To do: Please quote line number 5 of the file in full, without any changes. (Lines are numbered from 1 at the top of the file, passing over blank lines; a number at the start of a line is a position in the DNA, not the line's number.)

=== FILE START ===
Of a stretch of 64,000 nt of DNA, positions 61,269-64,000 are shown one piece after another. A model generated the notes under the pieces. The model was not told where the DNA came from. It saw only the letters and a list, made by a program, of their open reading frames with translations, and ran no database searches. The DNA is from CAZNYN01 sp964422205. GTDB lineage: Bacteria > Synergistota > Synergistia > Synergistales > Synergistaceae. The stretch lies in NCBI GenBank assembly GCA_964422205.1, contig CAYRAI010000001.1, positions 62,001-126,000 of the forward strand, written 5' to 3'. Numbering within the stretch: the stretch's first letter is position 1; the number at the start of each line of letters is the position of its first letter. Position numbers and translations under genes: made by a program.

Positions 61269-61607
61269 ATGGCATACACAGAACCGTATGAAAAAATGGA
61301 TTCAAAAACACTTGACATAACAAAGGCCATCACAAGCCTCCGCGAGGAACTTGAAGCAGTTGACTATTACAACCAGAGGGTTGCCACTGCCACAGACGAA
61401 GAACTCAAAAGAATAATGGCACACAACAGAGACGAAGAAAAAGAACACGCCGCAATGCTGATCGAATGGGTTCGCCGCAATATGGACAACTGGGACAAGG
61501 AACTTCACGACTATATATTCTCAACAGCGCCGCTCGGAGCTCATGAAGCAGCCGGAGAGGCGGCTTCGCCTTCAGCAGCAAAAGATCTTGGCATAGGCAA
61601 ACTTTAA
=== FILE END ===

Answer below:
61401 GAACTCAAAAGAATAATGGCACACAACAGAGACGAAGAAAAAGAACACGCCGCAATGCTGATCGAATGGGTTCGCCGCAATATGGACAACTGGGACAAGG